When Erin and Ariel first saw Nell Flander’s Mansions of Nyx, the ship was careened on lush Sugar Bowl Island in the Deep Blue Sea. This painting is of a different ship* on a barren coast. You can observe a member of the crew suspended from a line scraping the hull free of barnicles. This had to be done from time to time on all ships, especially a ship of war. A clean hull meant a faster ship.

*Source: Jules Dumont d’Urville (1846) Voyage au Pôle Sud et dans l’Océanie sur les corvettes L’Astrolabe et La Zélée exécuté par ordre du Roi Pendant les Années 1837–1838–1839–1840 sous le commandement de M. Dumont-d’Urville.

The Blow

The Blow

An excerpt from Chapter 23 of the new novel. The girls (disguised as boys) are sailing on Captain Swiftfoot Darkrunner’s frigate Velocity. Erin is known to captain and crew as Aaron Spotsworth; Sophie, as Michael Claude. The day after they’ve been promoted to midshipmen, the ship enters a terrible storm. Mr. MacLeish is the boatswain.

“Well done, Mr. McLeish,” Darkrunner told him.

“Oh, thank you, sir.”

“Is there anything you need?” Captain Darkrunner asked.

“Only a dozen more sailors, Sir,” MacLeish said. “But we’ll do with the ones we have. I don’t wish to give them airs, but they’re the best I’ve ‘ad the honor to sail with.”

“Good man, Mr. MacLeish,” said the captain. “But if you have a deck hand to spare, I think we need two more hands at the wheel. I fear Mr. Short won’t be able to hold her steady alone through his watch.”

“Aye, Sir.” Mr. MacLeish said before descending the companionway.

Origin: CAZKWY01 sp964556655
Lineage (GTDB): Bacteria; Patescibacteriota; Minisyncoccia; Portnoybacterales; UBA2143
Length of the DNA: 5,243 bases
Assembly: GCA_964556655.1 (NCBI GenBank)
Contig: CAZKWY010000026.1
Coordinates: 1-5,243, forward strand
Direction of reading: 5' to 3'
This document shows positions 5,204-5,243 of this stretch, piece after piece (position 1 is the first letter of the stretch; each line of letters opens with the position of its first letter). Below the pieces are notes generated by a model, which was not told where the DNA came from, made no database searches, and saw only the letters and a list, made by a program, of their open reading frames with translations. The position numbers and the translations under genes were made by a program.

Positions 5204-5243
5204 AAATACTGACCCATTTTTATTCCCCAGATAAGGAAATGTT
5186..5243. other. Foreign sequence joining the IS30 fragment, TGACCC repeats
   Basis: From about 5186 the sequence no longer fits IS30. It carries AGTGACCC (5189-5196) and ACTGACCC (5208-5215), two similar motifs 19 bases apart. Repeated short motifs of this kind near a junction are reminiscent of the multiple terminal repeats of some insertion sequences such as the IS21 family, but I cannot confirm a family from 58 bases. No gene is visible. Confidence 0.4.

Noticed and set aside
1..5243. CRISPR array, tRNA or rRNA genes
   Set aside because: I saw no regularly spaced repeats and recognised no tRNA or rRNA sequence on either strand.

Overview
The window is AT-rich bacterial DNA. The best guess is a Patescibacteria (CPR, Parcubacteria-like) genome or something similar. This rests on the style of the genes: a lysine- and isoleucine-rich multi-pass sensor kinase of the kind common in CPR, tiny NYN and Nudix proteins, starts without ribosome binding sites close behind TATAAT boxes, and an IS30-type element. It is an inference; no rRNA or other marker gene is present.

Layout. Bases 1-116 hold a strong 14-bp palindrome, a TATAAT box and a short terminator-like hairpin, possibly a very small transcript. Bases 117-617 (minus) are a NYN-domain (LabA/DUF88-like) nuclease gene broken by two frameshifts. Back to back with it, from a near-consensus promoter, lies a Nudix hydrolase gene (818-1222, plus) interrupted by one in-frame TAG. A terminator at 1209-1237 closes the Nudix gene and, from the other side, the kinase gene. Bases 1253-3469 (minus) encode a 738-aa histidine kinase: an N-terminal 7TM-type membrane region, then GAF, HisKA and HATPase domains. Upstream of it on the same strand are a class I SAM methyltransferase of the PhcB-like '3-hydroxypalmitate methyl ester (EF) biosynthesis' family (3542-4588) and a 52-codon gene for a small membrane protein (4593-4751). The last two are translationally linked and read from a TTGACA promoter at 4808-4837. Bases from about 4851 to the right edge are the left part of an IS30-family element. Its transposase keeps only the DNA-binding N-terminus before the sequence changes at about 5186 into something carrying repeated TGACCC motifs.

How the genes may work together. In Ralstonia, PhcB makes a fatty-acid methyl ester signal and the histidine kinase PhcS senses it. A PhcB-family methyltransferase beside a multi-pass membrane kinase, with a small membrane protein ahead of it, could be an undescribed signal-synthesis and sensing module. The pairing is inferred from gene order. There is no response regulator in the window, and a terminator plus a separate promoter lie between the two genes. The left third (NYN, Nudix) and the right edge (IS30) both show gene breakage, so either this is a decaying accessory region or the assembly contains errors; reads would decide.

Erin shielded her eyes from the rain as she watched two men trim the foresail above. “It’s amazing they can hang on in this weather.”

“Sadly, not all do,” he said staring off at the ragged gray clouds advancing from the north. “A boy not much older than you was struck by a loose boom a fortnight ago and plunged to his death right where you’re standing.”

Erin quickly shifted from the spot and searched the boards for signs of blood.

“It was  appalling to see the lad splayed out like a broken doll.” The captain hesitated a moment before he was able to continue. “He was French — a prisoner shipmate of Mr. Petit’s until they joined the mutiny. Poor Petit scrubbed the deck furiously for an hour, sobbing like a child.”

Erin felt frozen where she stood.  She felt uneasy staring down, but didn’t want to look  up into the captain’s face.

“I’m sorry, Mr. Spotsworth,” the captain said swiping his hand across his eyes. “I didn’t mean to burden you with my woes.”

“Oh, no, sir,” Erin said lifting her eyes. “It’s quite alright. I know how awful it is to lose a friend.”

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Climbing Pitons

I attended the Willamette Writers Conference in Portland last week. For those of you who don’t know of it, it’s my favorite.  The three-day conference has excellent speakers and is very well-managed. What it offers that is of special benefit to me is direct access to industry people willing to listen to one-on-one and group pitches.

One of the seminars I attended was a talk on writing memoirs by Jennifer Lauck. I plan to begin a memoir in about eighteen months, so I was keen to learn something about a subject which has puzzled me for a long time.  How does one write truthfully about what happened long ago? I have my memories of course, and plan to talk to people I knew at that time. But how does one construct something real from the muddle and mist that momories oft are?

I don’t want to give away too much of what Jennifer had to say. (I did that at a conference once and the lecturer let me know he didn’t appreciate it. It was, as he said, his “bread and butter.”) I’ll just leave you, however, with a helpful quote she gave us from Bernard Cooper, the American novelist. The quote states, “Only when the infinite has edges am I capable of making art.”